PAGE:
A federal appeals court has blocked lobstering in a large swath of the Gulf of Maine, siding with environmental groups seeking to protect the endangered right whale from getting entangled in fishing gear.
The Tuesday decision from the 1st Circuit Court of Appeals reverses a short-lived court win for Maine’s lobster industry, barring the use of traps in a roughly 950-square-mile area of the gulf from October to January.
The North Atlantic right whale is one of the most endangered species on the planet, with the National Oceanic and Atmospheric Administration (NOAA) estimating there are less than 400 remaining.
The whales are vulnerable to getting tangled in fishing gear, which can prevent them from feeding, but a number have also been killed in ship strikes.
In a decision that noted the “economic harms” to the lobster industry, the court ruled the government had a “congressionally assigned task of assuring the right whales are protected from a critical risk of death.”
The ruling keeps the fishing ban in place as the court case continues.
Last month a district court judge sided with lobstermen, questioning government data and saying NOAA offered “markedly thin” modeling for claiming right whales frequented the area.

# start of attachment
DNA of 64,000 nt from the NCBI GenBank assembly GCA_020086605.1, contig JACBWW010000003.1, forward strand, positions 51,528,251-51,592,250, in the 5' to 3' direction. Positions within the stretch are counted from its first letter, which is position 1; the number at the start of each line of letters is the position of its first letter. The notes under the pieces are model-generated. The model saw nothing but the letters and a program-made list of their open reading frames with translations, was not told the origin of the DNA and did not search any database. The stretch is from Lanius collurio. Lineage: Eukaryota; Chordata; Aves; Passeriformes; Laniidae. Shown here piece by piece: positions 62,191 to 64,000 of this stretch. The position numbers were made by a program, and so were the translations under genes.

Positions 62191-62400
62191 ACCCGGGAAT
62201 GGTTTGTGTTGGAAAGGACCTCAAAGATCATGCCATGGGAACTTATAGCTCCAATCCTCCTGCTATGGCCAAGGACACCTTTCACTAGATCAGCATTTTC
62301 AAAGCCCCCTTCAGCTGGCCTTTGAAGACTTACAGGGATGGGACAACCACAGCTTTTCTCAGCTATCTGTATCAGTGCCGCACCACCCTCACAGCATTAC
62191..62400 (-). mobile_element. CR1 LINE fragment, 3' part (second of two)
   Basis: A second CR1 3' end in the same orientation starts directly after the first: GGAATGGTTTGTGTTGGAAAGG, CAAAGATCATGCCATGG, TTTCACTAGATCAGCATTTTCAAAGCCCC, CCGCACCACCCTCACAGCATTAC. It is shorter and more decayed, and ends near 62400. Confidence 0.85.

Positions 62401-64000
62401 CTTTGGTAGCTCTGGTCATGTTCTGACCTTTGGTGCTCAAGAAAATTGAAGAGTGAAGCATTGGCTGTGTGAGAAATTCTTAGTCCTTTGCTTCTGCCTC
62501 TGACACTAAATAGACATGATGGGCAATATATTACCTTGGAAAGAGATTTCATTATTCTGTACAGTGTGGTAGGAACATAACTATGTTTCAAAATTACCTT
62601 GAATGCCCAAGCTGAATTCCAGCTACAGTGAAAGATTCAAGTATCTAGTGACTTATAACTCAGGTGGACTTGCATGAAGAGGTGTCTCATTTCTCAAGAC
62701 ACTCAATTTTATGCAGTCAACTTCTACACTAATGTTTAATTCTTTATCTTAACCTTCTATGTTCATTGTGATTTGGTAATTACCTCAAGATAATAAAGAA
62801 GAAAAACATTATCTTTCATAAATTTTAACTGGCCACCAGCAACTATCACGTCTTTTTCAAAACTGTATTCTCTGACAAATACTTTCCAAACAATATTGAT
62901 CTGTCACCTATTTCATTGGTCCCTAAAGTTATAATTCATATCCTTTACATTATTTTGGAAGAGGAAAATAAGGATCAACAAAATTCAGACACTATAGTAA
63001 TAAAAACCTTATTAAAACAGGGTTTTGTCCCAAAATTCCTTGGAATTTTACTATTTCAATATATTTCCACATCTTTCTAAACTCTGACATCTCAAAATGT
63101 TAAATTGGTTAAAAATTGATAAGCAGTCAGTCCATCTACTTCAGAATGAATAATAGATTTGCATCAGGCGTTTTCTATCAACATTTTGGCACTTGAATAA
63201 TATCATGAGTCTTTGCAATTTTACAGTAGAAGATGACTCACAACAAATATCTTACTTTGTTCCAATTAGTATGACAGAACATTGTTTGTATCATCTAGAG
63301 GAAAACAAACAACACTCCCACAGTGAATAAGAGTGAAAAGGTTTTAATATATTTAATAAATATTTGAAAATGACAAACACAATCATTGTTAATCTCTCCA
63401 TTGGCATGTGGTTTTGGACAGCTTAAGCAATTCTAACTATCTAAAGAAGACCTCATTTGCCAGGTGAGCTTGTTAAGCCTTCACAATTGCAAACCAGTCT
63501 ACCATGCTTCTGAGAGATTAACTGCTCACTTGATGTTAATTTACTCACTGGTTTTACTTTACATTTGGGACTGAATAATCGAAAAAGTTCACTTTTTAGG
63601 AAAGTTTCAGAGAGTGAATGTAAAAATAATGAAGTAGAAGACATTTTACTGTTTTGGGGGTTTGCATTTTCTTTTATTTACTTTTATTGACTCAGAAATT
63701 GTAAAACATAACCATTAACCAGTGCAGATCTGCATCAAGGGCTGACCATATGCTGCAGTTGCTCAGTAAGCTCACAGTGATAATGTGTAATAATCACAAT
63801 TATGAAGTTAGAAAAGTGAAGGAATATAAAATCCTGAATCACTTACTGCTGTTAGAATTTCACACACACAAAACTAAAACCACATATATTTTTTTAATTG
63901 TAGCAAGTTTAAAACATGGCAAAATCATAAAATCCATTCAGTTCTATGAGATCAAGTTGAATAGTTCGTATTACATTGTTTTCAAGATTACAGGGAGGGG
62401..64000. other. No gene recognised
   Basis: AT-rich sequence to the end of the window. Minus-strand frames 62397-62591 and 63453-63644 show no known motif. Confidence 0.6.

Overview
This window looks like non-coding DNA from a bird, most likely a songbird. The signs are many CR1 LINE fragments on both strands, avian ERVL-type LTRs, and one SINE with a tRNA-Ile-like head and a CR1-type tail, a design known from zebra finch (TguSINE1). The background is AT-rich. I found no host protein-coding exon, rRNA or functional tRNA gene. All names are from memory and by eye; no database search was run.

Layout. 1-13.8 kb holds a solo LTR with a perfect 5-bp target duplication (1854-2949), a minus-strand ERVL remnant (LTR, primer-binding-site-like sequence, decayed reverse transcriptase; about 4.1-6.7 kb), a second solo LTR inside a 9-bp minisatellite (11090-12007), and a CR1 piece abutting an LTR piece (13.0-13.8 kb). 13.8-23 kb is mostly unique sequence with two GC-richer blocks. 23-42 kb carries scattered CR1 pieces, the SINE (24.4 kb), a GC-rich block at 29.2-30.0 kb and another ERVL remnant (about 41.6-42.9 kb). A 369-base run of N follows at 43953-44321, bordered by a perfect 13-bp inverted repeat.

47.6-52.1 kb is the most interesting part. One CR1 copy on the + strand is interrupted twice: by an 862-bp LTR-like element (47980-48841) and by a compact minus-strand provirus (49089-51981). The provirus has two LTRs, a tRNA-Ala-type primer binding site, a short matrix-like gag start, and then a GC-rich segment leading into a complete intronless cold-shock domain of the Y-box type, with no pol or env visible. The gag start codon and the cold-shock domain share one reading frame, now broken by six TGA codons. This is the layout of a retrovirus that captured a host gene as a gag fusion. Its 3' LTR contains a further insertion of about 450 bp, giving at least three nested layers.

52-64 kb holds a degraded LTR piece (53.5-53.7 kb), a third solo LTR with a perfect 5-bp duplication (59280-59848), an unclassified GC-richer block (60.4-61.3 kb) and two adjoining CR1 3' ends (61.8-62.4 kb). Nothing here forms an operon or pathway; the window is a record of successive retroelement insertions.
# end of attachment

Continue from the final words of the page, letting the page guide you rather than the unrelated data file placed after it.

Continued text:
The reversal was a disappointment to industry groups.
“Maine Lobstermen’s Association is extremely disappointed with the Appeals Court ruling. The massive closure will create economic hardship for too many Maine lobstermen who have already invested in gear, rigged up, and are fishing in these productive waters,” the Maine Lobstermen’s Association (MLA) said in a release, arguing the government was overreaching in its management of the fishery.
“MLA’s legal action has a simple aim: it demands that whale protection measures be based on sound science, informed not only by emotion or by speculation, but by the best available evidence of why the species is declining.”
Virginia Olsen, a lobsterwoman based out of Stongington, Maine, and liaison for the union Lobster 207, likewise called the ruling a let down.
“We are the industry that is just fighting to go to work,” she told The Hill, expressing concern over limited data showing whale traffic in the area.
“Our union members aren't saying that we don't want to do our part to protect right whales. We want to do our part to protect them where they are,” she said.
“Let's do that in a responsible way so it doesn't hurt Maine's coastal communities, our heritage fishery, and all the things we believe Maine is.”
Updated at 4:23 p.m.